Steve, I guess this is where we start to pull our own hair out on your behalf!  :cry4` :cry4` :cry4`  Sure, if it hasn't caused a fire on your boat in the past 27 years, why bother making the upgrade? Just kidding.  

We really think we've said about all we could on the matter by using the phrase: It could cause a FIRE on your boat.  Repeatedly.  And the links to Maine Sail's discussion of this issue mirrors our own:  How can people be unaware of this? "It amazes me how many boats are out there still using this unsafe set up."

Of course, this is more about your PO, certainly not you.  You should be applauded for recognizing the importance of fixing it.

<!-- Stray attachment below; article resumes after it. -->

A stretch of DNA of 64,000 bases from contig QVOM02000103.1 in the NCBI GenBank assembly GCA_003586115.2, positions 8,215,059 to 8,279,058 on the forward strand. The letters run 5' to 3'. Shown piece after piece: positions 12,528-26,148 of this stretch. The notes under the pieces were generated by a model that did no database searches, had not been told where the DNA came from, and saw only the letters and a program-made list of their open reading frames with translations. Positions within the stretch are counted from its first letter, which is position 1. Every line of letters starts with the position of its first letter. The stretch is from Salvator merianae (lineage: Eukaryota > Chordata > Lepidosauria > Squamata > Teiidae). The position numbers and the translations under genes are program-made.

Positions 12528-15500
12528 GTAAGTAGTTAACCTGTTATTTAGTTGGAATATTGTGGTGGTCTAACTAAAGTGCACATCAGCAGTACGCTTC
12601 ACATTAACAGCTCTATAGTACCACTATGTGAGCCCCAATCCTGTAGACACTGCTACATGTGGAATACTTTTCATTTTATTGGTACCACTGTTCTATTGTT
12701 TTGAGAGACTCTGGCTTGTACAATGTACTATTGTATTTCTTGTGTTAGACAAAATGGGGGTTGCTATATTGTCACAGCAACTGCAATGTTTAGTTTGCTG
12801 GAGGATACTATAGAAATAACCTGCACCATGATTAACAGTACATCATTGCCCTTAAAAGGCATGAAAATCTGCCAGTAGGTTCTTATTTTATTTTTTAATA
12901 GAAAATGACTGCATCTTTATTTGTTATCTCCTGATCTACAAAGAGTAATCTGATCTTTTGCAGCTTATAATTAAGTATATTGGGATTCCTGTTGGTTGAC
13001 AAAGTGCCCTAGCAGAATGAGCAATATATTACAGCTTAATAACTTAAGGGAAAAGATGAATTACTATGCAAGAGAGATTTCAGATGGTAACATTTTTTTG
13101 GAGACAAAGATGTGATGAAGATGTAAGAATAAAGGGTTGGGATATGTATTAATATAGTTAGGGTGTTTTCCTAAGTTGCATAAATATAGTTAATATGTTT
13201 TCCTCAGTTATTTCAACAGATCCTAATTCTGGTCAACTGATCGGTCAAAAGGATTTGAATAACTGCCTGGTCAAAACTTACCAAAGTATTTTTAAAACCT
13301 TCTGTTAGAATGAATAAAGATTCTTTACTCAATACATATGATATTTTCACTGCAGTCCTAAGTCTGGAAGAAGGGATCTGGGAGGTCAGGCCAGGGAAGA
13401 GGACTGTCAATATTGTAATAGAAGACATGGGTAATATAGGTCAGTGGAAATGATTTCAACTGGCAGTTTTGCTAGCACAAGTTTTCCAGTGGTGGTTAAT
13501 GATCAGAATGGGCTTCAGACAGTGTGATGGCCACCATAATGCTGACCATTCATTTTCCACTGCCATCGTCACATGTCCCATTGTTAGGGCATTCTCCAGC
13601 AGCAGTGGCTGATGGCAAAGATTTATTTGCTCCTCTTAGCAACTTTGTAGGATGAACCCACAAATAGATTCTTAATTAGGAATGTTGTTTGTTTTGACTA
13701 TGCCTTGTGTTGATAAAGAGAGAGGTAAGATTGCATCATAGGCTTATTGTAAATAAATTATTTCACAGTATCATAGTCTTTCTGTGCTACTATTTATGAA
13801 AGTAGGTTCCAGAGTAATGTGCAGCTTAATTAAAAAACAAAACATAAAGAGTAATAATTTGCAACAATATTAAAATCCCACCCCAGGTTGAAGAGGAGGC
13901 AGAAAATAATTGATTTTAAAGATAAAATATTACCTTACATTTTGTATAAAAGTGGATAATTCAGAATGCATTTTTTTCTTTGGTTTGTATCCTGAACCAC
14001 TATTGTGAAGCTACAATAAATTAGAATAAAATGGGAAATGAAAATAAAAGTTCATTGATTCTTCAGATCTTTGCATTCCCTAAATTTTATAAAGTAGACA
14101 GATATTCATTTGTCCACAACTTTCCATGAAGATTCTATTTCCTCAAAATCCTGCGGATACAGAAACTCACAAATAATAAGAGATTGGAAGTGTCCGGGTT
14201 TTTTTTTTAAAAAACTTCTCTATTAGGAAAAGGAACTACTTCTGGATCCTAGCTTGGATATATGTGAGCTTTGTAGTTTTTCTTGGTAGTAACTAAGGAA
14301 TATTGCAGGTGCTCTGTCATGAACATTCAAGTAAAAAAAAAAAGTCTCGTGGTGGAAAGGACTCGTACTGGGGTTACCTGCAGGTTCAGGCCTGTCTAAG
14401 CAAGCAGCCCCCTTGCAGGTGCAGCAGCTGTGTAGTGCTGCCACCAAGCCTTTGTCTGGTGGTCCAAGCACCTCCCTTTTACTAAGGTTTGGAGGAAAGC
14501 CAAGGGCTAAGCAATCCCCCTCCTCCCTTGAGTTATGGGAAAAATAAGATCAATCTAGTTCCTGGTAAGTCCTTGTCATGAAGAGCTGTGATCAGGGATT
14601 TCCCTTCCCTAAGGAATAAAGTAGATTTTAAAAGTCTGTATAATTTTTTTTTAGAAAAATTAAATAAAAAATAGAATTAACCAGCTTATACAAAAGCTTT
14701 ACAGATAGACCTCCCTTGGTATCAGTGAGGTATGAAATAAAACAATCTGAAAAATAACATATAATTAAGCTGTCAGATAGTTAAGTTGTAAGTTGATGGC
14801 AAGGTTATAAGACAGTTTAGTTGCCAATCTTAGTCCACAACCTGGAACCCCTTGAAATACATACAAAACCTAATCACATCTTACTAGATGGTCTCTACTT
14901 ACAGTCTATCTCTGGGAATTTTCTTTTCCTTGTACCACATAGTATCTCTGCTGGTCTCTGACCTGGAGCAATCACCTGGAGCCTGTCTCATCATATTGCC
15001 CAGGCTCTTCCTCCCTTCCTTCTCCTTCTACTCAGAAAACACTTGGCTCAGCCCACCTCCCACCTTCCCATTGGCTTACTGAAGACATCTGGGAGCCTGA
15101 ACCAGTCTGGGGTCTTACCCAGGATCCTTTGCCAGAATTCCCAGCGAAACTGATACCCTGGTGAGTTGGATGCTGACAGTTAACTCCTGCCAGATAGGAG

I understand that you are new to all this, but please note that among the posts on this issue is the one that says it could start a fire on your boat even when you're not even there.

As always, your boat, your choice.  

One of the Critical Upgrades posts on this subject discusses the wiring, as a separate issue from the connectors themselves, as well as different ways to do so.  Nothing to add to that.  You can always add short lengths of wires to the ends of the existing.  Only YOU can tell how much wire is left on your own boat.  In general, we've see little reason to replace the entire length of wiring, but CD does sell it, and many skippers have done it, but certainly not all.  Also answered in #1) in Reply #23 above.
Title: Re: Strange starting/electrical problem WIRING HARNESS FIRE HAZARD
Post by: Stu Jackson on June 15, 2014, 05:02:37 PM
Stu (I don't want to get off track, but in response to your comment above)
My registration says: CTYP0130B686. That means hull #686, right?